Take the 2-minute tour ×
MathOverflow is a question and answer site for professional mathematicians. It's 100% free, no registration required.

For every positive integer $n$, consider a regular hexagon $\mathrm{H}_n$ such that the distance of each vertex from the center is $\frac{1}{\sqrt{n}}$. That in turn induces a tiling of $\mathbb{R}^2$. Let us call that tiling $\mathcal{T}_n$ (assume that one of the vertices is at the origin).

For each such tiling consider the following random walk: Start from the origin at $t=0$. At $t= \frac{1}{n}$ there is a $\frac{1}{3}$ probability to move to any of the neighboring vertex; continue this $n$ times till $t=1$. Join these $n$ points by a straight line to get a continuous map from $[0,1]$ to $\mathbb{R}^2$. There are obviously $3^n$ different continuous paths this way.

Notice that each $n$ gives us a probability measure $\mu_n$ on the space $$ \Omega:= \{ f:[0,1] \rightarrow \mathbb{R}^2: f(0) =0, ~~~~f ~~\text{is continuous}\}.$$

(choose each of those walks with probability $\frac{1}{3^n}$, any other path with probability zero).

My question is the following: Do these probability measures converge in a weak sense to some measure $\mu$ on $\Omega$?

By weak convergence I mean that for any bounded continuous function $\Phi: \Omega \rightarrow \mathbb{R}$ $$ \int \Phi(f) d \mu_n \rightarrow \int \Phi(f) d\mu$$

Here $\Omega$ is to be thought of as a metric space with supremum norm.

Note that, if the tiling was a square tiling with length $\frac{1}{\sqrt{n}}$, then these measures would converge. I believe this is one way to construct the standard Brownian Motion.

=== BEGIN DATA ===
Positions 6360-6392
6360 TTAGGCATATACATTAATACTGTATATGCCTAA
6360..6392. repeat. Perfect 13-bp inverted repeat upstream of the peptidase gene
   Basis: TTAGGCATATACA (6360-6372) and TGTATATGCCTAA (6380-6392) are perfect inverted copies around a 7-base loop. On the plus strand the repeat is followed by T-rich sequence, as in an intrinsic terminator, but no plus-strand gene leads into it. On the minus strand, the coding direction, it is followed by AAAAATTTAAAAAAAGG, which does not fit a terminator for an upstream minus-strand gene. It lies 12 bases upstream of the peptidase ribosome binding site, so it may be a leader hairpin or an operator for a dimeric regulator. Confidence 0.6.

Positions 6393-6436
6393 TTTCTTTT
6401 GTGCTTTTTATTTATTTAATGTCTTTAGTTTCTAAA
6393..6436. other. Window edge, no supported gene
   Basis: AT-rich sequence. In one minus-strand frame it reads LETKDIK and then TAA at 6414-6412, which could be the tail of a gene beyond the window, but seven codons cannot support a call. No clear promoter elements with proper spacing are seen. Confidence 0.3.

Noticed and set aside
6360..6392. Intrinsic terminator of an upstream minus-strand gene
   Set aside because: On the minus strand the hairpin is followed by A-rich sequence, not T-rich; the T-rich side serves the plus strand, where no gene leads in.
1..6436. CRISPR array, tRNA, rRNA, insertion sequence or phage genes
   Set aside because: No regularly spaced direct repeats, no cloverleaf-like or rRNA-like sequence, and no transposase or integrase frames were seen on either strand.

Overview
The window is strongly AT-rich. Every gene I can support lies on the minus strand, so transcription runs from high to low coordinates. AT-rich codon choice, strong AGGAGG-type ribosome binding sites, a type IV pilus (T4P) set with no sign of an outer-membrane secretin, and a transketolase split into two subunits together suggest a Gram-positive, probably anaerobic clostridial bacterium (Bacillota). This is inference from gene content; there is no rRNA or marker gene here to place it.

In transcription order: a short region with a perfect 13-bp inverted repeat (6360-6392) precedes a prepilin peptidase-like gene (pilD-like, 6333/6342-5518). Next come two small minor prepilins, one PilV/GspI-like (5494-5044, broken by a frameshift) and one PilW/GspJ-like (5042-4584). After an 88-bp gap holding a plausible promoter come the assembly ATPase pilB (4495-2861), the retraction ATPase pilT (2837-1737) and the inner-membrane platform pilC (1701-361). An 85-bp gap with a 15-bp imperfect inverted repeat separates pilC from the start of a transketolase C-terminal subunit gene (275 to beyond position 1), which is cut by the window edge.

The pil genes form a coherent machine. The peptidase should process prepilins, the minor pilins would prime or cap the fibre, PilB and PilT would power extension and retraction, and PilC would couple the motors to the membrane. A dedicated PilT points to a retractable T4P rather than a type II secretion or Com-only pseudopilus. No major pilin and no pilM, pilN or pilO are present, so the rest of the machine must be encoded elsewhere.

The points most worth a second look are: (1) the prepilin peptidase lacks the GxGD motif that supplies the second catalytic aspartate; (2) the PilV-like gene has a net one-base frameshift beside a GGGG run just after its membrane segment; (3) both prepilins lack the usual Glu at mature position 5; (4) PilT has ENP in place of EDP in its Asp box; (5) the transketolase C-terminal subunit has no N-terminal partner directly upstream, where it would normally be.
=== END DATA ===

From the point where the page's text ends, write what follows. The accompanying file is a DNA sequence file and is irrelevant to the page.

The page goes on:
share|improve this question
2  
As I understand it, behaviour of this type of random walk is not particularly sensitive to the underlying lattice, so you should expect the walk to look like Brownian motion. –  Ben Barber Feb 25 at 16:53
    
@Ben: Regarding your comment that it is not sensitive to the lattice; I had one question: The usual Brownian motion (obtained from the square lattice) is a conformal invariant, where we are looking at the usual conformal structure on $\mathbb{R}^2$. Assuming this Random Walk on the Hexagon converges, I would expect it to be "conformally" invariant. But what is this conformal structure? Is it the usual conformal structure or a different one? In fact I would guess it is the conformal structure induced by the lattice. So certain things do depend on the Lattice. Don't you agree? –  Ritwik Feb 25 at 17:22
    
I'm afraid I'm not really a probabilist, so can't offer any more details. –  Ben Barber Feb 25 at 17:44
    
@Ritwik: you can see that the conformal structure is the standard one from the fact that the hexagonal lattice has lots of symmetries. But you do raise an interesting (at least for me) question: how can one determine the conformal structure corresponding to Brownian motion on a more general lattice? –  John Pardon Feb 26 at 4:53
1  
@Ritwik: put another way, your choice of $\pi/2$ breaks the symmetry of the lattice and hence cannot be the correct answer since any symmetry of the lattice gives a symmetry of the limit brownian motion. –  John Pardon Feb 26 at 7:43
show 2 more comments